Compumind said:
    May I ask what router you are using?

    This could get a bit involved. Hence this article -

    What is Port Forwarding vs Port Triggering - What are the Differences?



    BTW - Why not DHCP vs your static?
    - - - Updated - - -

    Uh...I just read about a few paragraphs of that link. Is it going to take a long time to figure out how to do it?

    Should I even do it? Does it make my network really safer?

    Is there another way to do it that is just as safe my much faster?

    By the way, I don't know if this makes a difference but I have a Synology NAS and there is a page in which I have to assign ports to all these services. I check mark the ones that I think I need to check-mark and let the NAS access the router and create ports for all these services that the NAS has to do. That doesn't seem that safe either. Can't anyone hack in through one of these ports?


    Compumind said:
    May I ask what router you are using?

    This could get a bit involved. Hence this article -

    What is Port Forwarding vs Port Triggering - What are the Differences?



    BTW - Why not DHCP vs your static?
    - - - Updated - - -

    Compumind,

    I thought I sent you a response hours ago but I don't know what happened to it. I hate when that happens. Now, I have to write it all over again. I hate my life. Why does my life suck so bad?

    Thank you so much for your help. I am a dunce with computers so I definitely need it.

    The router I have is a Netgear R7800 x4s. The admin pages are painfully slow.

    I had only read a few paragraphs of the link that you referred to and my brain was already starting to hurt. Is port forwarding/triggering going to be that hard? Is there a real safety problem if I just rely on plug and play? Should everyone be manually port forwarding everything? Wouldn't that take forever? Or is there an easy way to do things? Please give me the answers, wise one!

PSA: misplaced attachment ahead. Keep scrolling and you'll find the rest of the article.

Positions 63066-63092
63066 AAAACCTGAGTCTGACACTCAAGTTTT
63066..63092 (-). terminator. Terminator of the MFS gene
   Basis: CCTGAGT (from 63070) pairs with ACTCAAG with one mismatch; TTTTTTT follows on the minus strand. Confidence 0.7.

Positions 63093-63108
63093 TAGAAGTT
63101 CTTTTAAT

You also asked me why I use internal static IP addresses. I don't have the faintest idea! Really. Long time ago, while living with my former girlfriend, I read an article that said static IP addresses is really necessary. I can't remember the reason. At the time, we only had like 2 devices so reserving 2 IP addresses on the router was easy peasy lemon squeezy. This was about 11 years ago. Well, my former girlfriend later gave birth to 2 kids and she moved into a small house with me. Now, there's like 20 devices or more! So, I only have static IP addresses to about half of them. The others I can't create static IP addresses because I'm too lazy to figure out what MAC addresses belongs to which device. But, to be safe, I have my router set up so that any new devices can't connect. Her 2 kids will have to ask if they want to connect another device.



    Compumind said:
    May I ask what router you are using?

    This could get a bit involved. Hence this article -

    What is Port Forwarding vs Port Triggering - What are the Differences?



    BTW - Why not DHCP vs your static?
      My Computer


  5. Posts : 4,369
    Windows 10 Pro x64, Various Linux Builds, Networking, Storage, Cybersecurity Specialty.
       #5

    I misunderstood, lol.

    Thought that your ISP provided you with Static IP's...

      My Computer


  6. Posts : 235
    Windows 10 Home
    Thread Starter
       #6

    Wise Master,

    Should I be port forwarding or should I just let plug and play do everything?

    Wee Mouse

    Compumind said:
    I misunderstood, lol.

    Thought that your ISP provided you with Static IP's...

      My Computer


  7. Posts : 4,369
    Windows 10 Pro x64, Various Linux Builds, Networking, Storage, Cybersecurity Specialty.
       #7

    Hi.

    1) Check to see that the router firmware is up-to-date.
    2) Then let each program decide, test and then go from there (manual configuration, if needed) one at a time.

      My Computer